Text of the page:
This large rectangular piece of glass retains dirt carried by a now abscent rainfall. Presented in front of a lightbox that generates the precise frequency of light present on an overcast day in Britain, the item implies that symbolic meaning is derived from the passing and subtle masking of the sky.
Over the years the British press made much of the sands carried by storms. Once forcasting a ‘blood rain’, the mingling of ‘African dust’ and local pollution, this sand has been the source of a number of health warnings. Its historical connection to the Illiad and symbolic association with catastrophe were not overlooked in these stories either, with writers keen to make it something of an event. Against the exotic pull of this red earth, this grey tapistry of grains suggests a patina endemic to soils that share something with the pallid sky.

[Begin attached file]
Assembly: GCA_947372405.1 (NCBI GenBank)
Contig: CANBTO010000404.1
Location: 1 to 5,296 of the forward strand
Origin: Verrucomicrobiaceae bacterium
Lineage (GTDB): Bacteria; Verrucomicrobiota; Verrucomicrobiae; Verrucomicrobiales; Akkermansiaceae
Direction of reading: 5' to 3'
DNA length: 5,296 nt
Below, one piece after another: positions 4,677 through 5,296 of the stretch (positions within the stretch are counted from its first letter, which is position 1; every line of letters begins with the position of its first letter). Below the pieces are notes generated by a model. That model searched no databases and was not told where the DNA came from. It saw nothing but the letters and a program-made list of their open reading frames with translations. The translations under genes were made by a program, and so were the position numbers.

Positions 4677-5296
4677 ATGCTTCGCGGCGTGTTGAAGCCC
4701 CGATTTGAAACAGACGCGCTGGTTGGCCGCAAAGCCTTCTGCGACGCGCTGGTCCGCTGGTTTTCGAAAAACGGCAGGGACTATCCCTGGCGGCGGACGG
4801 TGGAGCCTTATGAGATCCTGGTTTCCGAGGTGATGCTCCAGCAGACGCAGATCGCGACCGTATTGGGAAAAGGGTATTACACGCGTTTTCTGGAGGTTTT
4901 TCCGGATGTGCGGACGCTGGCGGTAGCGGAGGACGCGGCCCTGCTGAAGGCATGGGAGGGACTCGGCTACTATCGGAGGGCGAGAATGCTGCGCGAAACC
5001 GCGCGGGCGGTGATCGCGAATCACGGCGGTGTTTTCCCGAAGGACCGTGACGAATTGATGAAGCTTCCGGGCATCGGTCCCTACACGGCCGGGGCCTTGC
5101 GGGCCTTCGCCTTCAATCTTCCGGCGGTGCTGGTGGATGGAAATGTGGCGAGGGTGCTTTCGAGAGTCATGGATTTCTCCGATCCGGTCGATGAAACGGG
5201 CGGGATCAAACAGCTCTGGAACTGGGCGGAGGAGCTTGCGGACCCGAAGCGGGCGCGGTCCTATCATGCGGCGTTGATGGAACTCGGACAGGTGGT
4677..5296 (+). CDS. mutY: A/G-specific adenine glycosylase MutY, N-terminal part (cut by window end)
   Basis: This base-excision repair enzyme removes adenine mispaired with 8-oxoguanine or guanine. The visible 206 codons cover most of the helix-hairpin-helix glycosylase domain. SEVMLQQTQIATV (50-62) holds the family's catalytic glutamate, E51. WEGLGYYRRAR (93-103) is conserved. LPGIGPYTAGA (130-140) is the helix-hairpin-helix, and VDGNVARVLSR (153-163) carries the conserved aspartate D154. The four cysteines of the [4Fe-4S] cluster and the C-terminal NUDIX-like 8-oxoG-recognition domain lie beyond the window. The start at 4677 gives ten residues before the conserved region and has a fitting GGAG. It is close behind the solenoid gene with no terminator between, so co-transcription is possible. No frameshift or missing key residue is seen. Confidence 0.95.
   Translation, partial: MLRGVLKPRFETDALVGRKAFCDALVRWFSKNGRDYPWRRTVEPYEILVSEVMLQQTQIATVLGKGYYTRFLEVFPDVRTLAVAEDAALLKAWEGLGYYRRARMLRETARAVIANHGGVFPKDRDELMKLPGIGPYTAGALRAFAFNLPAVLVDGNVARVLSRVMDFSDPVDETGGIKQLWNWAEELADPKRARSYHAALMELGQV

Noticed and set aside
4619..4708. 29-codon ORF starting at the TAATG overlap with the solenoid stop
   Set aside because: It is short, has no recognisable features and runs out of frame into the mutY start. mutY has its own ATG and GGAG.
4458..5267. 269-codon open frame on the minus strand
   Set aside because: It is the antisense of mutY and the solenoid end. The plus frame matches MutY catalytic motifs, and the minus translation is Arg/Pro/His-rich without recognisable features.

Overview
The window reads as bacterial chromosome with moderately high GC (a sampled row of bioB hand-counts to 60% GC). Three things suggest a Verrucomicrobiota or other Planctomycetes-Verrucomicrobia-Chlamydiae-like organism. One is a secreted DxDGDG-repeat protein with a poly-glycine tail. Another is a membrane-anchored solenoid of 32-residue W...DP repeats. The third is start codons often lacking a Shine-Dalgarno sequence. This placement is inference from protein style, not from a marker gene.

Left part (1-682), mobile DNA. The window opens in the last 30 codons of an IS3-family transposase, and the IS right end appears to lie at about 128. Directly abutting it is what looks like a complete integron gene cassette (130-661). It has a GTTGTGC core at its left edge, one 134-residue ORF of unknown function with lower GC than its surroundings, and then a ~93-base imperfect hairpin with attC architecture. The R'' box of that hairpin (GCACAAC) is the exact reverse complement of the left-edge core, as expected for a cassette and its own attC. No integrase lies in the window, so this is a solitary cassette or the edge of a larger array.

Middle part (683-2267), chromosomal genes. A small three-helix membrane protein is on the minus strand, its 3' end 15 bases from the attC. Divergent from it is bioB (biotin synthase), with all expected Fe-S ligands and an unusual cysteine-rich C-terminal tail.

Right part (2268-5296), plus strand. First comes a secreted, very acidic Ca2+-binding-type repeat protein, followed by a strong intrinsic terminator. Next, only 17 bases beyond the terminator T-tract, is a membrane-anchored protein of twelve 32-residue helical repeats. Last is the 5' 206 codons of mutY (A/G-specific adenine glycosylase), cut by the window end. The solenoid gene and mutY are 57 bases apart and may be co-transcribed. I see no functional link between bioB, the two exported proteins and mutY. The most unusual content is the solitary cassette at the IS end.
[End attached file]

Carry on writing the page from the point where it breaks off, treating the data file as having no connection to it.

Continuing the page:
In fact, black soil indicates a high quantity of organic matter, whereas indicates the presence of iron oxides. In a sense then the black earth is more alive than the red earth. Black or grey sky, a bearer of rain, could also be thought of in connection to organic matter. Empty blue skies can indicate draught, freezing conditions or unihabitable high temperatures. Perhaps this carefully created light box is trying to represent the vitality of greyness, the furtility of the British Isles and ultimately combat the assumptions we hold about brighter, more colourful climates.